From the opening hours of the game, Sean and Daniel are faced with the kind of prejudices that have become all too familiar in recent years. Folks will yell at them, telling them to go back to their country, accusing them of being criminals, and proclaiming “that’s why we need that wall“. I appreciate that DONTNOD isn’t afraid to bring politics into gaming, especially in a time when so many developers go to great lengths to try and avoid it. It feels real and unflinching and can be uncomfortable to watch. It’s unsettling enough to see for someone like myself who doesn’t deal with it normally due to the privileges that come from being white, sadly I can imagine it will hit quite a bit closer to home for many others.
As far as gameplay is concerned, it’s not that dissimilar from the original Life is Strange in that it’s mostly conversational and has you interacting with the cast of characters and choosing from different dialogue options to dictate how the situations play out. There is some light puzzle solving but nothing that will have you scratching your head for too long. The main difference between the two games is in the use of the powers that the characters possess.
In the first game, Max had the ability to rewind time which factored into puzzle solving throughout the game. In the sequel, you’re not controlling the character with the powers, so while Sean may not have the ability to move things with his mind, as the older brother it’s up to you to teach Daniel how to use these abilities and help him to determine when it’s appropriate to use them.
This sibling relationship is at the core of Life is Strange 2 and how it evolves and develops over the 5 episodes kept me enthralled over the course of the game. Like most brothers, when the story begins they fight and annoy the shit out of each other, but when circumstances change Sean takes on the role of unintended parent and must watch over and protect his little brother. It’s up to you to decide how you mentor Daniel. Will he use his powers to do good? Or will he use them to lash out violently against anyone who gets in your way? The choices you make will determine which of the seven different endings you see at the end of the journey. All I’ll say about the ending that I experienced is that it was bittersweet and stuck with me for days afterward.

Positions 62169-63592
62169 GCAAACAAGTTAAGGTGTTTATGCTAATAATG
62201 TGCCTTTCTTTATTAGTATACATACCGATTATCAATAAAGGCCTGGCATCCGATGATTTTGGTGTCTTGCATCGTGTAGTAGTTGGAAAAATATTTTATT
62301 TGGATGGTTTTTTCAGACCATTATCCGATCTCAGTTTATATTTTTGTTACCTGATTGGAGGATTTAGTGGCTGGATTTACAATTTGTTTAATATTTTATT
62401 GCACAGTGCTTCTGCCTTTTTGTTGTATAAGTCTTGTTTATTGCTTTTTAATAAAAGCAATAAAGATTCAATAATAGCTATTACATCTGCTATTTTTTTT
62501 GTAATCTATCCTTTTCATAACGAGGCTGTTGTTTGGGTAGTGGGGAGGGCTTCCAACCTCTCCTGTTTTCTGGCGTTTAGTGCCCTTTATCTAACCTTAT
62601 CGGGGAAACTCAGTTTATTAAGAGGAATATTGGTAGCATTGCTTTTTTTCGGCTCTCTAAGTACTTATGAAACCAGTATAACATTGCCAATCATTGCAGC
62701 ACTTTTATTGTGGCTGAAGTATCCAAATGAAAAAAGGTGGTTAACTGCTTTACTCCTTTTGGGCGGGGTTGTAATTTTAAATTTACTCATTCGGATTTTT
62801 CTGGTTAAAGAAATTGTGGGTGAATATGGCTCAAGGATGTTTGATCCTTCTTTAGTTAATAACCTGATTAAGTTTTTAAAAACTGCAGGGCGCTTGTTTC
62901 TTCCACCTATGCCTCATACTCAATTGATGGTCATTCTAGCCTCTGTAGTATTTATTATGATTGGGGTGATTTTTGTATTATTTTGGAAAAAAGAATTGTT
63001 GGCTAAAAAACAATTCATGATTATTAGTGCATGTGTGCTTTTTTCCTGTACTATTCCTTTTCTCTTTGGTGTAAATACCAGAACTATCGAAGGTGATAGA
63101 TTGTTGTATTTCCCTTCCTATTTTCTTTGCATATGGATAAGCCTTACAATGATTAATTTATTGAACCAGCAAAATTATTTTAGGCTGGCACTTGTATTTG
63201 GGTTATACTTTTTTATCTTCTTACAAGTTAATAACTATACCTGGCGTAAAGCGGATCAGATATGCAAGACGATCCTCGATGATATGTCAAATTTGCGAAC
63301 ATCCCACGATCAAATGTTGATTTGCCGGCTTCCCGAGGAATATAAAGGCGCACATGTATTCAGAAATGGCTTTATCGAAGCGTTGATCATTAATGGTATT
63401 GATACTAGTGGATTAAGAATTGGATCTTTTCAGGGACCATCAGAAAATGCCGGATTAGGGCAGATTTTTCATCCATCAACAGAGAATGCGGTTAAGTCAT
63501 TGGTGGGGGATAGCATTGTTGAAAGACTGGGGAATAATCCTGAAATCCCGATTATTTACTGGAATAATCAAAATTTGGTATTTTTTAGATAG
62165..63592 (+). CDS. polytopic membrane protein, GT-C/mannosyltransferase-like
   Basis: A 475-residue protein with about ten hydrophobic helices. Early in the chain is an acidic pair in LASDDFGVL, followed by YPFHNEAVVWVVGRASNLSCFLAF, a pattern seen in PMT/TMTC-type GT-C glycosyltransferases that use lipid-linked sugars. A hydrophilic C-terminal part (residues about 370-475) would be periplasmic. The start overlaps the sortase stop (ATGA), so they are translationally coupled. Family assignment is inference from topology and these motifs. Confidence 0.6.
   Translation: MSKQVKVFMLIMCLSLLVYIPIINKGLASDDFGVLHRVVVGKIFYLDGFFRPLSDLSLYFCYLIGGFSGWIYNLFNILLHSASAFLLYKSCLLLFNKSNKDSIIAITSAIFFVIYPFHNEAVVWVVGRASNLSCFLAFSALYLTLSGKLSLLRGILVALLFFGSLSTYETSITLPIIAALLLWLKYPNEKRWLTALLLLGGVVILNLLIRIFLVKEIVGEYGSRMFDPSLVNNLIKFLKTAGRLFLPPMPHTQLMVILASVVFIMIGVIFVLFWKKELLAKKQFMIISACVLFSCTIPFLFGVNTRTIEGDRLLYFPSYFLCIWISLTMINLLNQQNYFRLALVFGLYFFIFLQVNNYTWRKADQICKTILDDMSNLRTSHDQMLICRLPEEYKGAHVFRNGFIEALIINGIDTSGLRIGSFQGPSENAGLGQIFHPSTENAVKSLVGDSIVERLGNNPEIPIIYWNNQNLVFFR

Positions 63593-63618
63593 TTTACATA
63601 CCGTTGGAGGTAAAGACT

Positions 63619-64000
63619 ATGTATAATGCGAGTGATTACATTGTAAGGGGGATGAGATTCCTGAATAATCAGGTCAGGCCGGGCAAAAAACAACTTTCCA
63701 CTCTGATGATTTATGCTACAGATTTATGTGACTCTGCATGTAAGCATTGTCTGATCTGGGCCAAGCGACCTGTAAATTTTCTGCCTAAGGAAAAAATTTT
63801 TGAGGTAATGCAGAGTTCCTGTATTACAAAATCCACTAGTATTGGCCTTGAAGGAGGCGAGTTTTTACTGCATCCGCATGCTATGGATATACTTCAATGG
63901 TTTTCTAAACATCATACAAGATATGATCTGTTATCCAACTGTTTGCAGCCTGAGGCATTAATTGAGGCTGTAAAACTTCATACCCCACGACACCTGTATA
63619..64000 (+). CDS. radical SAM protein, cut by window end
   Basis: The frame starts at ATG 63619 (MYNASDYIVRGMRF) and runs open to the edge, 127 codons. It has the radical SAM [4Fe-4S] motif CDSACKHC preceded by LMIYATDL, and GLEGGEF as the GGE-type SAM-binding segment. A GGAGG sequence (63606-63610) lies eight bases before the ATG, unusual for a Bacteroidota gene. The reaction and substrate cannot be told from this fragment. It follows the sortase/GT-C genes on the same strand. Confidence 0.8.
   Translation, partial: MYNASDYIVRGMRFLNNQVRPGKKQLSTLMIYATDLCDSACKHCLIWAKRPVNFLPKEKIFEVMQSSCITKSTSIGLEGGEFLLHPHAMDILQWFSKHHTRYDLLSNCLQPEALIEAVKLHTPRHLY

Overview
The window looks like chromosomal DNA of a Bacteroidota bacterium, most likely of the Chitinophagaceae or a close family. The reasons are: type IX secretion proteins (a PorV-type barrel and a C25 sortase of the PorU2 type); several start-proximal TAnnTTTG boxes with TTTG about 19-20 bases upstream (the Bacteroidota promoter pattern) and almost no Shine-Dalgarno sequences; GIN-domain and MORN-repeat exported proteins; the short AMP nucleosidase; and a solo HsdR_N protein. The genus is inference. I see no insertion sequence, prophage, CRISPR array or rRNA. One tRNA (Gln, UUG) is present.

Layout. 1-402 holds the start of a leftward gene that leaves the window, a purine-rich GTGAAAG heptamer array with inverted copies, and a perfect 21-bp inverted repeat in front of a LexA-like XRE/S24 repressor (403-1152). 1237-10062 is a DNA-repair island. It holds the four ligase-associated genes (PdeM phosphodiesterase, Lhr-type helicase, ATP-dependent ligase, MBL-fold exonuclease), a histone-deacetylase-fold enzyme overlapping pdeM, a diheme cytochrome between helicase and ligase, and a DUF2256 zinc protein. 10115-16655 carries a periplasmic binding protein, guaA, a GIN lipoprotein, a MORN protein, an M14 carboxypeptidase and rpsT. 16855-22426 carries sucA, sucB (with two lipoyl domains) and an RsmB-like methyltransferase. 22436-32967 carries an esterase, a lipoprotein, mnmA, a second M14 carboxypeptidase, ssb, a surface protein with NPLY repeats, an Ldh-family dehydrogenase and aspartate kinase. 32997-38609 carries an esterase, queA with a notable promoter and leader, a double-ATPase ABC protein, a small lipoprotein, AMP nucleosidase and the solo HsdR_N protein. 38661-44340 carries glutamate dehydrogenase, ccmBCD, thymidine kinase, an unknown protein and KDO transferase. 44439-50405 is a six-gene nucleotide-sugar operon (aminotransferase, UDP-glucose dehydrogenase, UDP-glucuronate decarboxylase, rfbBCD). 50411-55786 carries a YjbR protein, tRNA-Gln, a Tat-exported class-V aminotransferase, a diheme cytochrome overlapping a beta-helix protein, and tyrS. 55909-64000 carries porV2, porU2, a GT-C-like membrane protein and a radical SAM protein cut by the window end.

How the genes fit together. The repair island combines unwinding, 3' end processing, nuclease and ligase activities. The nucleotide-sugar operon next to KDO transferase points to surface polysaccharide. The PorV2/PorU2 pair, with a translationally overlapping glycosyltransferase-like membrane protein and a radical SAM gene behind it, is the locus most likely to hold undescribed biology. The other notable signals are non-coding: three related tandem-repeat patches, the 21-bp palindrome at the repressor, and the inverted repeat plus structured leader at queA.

It’s also worth mentioning the fantastic soundtrack that accompanies the game. Like the first game, Life is Strange 2 features a collection of indie music that fits perfectly with the tone of the story and helps to underscore the emotional moments. It also features some fun nods to the first game, and if you haven’t played The Awesome Adventures of Captain Spirit yet (available for free) I highly recommend you do that first as it serves as a prequel of sorts to this game.
Life is Strange 2 is a moving tale about what it means to be a family, as well as the importance of taking responsibility for and living with the choices that you make in life. It’s tragic, thrilling, beautiful, and heartbreaking. And like the adventures of Max and Chloe before, the journey of Sean and Daniel Diaz is one that will stick with me for a long time.